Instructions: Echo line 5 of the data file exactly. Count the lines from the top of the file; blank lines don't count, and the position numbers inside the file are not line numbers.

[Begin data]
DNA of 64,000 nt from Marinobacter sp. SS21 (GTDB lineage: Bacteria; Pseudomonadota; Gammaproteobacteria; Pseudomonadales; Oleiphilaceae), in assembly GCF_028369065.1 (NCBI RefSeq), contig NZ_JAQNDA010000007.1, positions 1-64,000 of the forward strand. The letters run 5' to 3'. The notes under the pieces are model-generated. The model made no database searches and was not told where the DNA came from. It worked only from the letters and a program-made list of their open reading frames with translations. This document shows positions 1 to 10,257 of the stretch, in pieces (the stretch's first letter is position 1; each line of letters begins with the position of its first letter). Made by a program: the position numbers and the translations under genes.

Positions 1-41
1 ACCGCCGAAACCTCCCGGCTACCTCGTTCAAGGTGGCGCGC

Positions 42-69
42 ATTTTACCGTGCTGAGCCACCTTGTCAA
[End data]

42 ATTTTACCGTGCTGAGCCACCTTGTCAA